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Some Sense At Last About City Regulation

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Yes, sure, it’s nice that the pinstripes in The City get to make money off servicing the financial needs of Johnny Foreigner. But that ain’t actually the point of the place at all. Therefore it’s nice seeing someone actually in that power structure pointing out that it ain’t:

Britain should abandon full access to EU financial markets if it means becoming a regulatory rule-taker, the Bank of England governor has said.

Quite so. We never do quite know what idiocy people like Sven Giegold (a German and Green MEP, one of those responsible for throwing some financial scraps Richard Murphy’s way) are going to come up with next. He is, for example, a ferocious supporter of a financial transactions tax. The major effect of which would be to make pensioners poorer. Having to put up with whatever stupidity such people will inflict upon European Union citizens is not the way to a better and more prosperous world.

However, Andrew Bailey said Brussels’ demand that the UK submit to its regulations was “problematic”, in the clearest sign since the agreement that the City will not receive the “equivalence” decision needed to trade in EU markets.

“If the price is too high then we can’t just go for it whatever,” he told the Treasury select committee. “I strongly recommend that we don’t become a rule-taker. If the price of that is no equivalence then I am afraid that will follow.”

Exactly and absolutely so.

There are benefits to following that EU rule book. That the pinstripes can continue to make money out of servicing J. Foreigners’ financial needs not just the most prominent but the only one. This does also carry with it the truth that this is of benefit to J. Foreigners, in that she gets her financial needs seen to. Good and hard Fnarr, Fnarr.

But there’s a price that comes with this. Which is putting up with whatever idiocy Sven decides to impose next. And at some point that price becomes too high. Like any other set of costs and benefits there’s a tipping point from “yes, why not?” to “here’s that Anglo Saxon Wave you’ve been itching for”.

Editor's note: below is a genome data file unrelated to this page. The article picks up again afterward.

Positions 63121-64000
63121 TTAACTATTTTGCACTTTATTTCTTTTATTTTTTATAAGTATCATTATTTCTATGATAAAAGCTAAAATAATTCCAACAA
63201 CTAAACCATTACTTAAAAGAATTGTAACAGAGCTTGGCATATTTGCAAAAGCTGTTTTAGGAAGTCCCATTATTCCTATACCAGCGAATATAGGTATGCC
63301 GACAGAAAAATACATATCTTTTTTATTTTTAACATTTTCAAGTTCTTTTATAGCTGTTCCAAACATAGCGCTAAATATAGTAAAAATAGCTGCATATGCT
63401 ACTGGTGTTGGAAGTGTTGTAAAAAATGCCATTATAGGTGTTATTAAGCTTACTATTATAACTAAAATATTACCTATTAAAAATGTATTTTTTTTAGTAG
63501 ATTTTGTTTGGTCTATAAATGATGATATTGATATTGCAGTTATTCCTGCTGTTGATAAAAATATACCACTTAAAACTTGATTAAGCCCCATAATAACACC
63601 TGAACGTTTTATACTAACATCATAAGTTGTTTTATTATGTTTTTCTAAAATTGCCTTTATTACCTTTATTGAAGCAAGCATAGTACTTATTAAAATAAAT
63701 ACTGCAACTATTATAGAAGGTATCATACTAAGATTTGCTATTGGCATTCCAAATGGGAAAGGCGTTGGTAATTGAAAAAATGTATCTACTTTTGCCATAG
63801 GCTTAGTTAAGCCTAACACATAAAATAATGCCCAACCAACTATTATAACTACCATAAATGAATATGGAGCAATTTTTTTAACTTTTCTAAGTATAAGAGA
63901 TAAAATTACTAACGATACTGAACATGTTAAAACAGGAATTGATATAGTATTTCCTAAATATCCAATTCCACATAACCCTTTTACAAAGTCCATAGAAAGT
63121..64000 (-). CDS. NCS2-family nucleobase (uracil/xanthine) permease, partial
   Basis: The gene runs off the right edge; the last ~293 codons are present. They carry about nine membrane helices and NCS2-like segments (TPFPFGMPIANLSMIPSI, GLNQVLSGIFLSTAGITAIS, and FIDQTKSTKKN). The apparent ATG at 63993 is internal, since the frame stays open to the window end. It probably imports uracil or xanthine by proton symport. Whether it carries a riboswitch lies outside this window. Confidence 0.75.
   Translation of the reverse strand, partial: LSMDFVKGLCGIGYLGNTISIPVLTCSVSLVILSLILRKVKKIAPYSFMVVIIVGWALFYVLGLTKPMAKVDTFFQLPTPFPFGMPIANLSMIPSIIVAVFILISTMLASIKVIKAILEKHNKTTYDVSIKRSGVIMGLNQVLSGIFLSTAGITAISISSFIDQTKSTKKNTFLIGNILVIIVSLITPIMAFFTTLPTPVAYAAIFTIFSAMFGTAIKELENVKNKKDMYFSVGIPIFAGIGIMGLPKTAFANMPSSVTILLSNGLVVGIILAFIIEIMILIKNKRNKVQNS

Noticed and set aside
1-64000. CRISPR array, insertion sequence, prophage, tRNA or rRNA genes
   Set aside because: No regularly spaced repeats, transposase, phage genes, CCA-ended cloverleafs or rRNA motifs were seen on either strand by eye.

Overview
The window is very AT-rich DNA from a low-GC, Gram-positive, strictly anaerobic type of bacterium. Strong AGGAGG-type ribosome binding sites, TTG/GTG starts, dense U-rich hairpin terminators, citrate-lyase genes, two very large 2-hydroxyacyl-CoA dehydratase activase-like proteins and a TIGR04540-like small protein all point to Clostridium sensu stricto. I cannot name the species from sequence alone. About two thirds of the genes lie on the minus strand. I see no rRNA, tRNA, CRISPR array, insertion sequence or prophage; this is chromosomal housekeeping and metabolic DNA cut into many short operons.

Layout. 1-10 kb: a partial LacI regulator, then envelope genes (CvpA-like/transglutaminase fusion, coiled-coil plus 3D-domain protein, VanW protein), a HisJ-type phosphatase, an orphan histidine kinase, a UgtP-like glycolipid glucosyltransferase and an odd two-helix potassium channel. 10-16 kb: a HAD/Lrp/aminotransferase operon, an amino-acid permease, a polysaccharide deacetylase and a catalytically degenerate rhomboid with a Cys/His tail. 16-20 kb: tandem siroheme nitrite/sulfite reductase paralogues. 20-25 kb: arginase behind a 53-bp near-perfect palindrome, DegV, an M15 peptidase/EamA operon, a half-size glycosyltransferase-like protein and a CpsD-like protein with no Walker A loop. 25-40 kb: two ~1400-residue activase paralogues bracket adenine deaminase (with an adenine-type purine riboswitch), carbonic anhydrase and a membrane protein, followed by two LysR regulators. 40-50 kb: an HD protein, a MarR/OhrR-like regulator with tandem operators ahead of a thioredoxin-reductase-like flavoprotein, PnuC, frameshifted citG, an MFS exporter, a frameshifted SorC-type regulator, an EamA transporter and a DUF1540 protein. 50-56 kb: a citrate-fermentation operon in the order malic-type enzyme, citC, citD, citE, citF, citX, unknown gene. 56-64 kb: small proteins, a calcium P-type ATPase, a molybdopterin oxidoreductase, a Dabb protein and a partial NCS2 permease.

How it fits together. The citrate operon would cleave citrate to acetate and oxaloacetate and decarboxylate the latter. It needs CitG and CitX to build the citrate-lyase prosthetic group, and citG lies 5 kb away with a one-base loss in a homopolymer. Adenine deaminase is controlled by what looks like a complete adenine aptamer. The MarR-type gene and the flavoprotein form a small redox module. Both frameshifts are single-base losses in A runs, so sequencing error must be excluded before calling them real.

The thing that needs to be understood, the thing that isn’t well enough understood, is that the benefits of the rule adherence flow to those foreigners, who J. though they are get their needs seen to, and the pinstripes who make their profit. The costs fall upon us users of the domestic financial system that has to follow the barking excrescences of the German, Green, MEP. There will therefore always be that imbalance, where the concentrated interest looking for the profits insists that we should ignore those costs imposed upon us.

That is, the political impetus will always be to too much conformity with EU rules. The actual correct answer is that we do stuff as we wish to do it. If they then desire to buy what we produce well, good. But we shouldn’t be doing what we don;t want to do so that they will buy – especially if the costs fall upon those who aren’t making the profits from the system.

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5 COMMENTS

  1. Much of servicing the EU can be obtained with a bit of financial structuring, so it is only the incremental part that you can’t retain by changing your process which is the benefit. On that basis the regulatory cost of equivalence is never going to be worth paying. Especially as most banks decided not to bet on the content of any EU-UK deal and have already put in place workarounds.

  2. If I understand correctly, this is largely about retail financial services (wholesale stuff takes place whether governments want it to, or not). And the retail stuff is largely banking – despite endless banging on about ‘four freedoms’, the chances of Hermann in Berlin ever being able to insure his car using Direct Line are vanishingly small. And retail stuff needs a local presence – a sales operation, places on the high street (even if only an ATM) etc. So you might as well set up a local operation that complies with all the local rules.

    What am I missing?

  3. Another point.
    It may be that following EU rules will help the City do more business in the EU.
    It does not follow that following those same rules will help the City do more business with the rest of the world
    So even if we take the weird view that City profits trump all other considerations, it is far from clear that following EU regulations is as good idea.
    Bear in mind the EU is ever declining as a percentage of the world economy, it will soon be more important to deal with the foreigners who aren’t EU than those that are- if it isn’t already.

  4. Quentin,

    I’m not (quite) in Berlin, and am not called Hermann, but when I did own a car, it was indeed insured by Direct Line.

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